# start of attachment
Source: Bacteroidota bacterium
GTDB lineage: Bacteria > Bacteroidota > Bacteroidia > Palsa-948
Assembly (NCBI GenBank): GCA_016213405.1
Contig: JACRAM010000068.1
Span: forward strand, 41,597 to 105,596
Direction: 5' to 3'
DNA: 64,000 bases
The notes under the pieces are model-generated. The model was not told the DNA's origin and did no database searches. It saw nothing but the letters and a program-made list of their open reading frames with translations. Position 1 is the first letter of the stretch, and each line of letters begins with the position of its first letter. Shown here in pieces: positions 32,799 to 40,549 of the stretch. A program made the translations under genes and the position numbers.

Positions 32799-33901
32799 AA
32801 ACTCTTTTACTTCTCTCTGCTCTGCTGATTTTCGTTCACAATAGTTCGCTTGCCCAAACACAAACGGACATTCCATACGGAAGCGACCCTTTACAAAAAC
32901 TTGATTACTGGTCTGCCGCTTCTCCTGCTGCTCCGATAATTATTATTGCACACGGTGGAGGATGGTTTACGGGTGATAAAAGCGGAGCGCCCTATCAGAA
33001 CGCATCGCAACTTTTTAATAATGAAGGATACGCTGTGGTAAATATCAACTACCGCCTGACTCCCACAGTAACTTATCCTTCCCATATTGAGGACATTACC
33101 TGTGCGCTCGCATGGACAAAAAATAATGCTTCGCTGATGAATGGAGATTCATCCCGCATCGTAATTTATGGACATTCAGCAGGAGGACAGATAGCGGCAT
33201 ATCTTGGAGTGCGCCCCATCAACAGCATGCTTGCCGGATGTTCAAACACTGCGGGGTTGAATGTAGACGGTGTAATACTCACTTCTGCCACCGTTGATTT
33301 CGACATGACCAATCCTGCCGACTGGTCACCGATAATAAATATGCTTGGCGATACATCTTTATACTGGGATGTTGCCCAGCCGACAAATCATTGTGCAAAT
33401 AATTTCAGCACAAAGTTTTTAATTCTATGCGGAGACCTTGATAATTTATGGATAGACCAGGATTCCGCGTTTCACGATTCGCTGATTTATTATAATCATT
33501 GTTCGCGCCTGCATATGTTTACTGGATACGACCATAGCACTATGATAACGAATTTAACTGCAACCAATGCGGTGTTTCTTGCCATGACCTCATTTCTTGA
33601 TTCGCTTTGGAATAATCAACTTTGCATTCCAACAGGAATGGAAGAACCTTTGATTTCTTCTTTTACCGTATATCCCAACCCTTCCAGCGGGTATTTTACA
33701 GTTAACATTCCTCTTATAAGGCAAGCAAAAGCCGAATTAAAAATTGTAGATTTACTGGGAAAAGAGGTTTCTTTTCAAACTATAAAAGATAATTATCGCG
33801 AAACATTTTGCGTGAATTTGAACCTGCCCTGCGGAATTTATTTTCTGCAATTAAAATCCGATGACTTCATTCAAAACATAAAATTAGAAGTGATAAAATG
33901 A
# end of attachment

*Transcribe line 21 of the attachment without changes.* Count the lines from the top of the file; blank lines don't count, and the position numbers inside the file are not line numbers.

33801 AAACATTTTGCGTGAATTTGAACCTGCCCTGCGGAATTTATTTTCTGCAATTAAAATCCGATGACTTCATTCAAAACATAAAATTAGAAGTGATAAAATG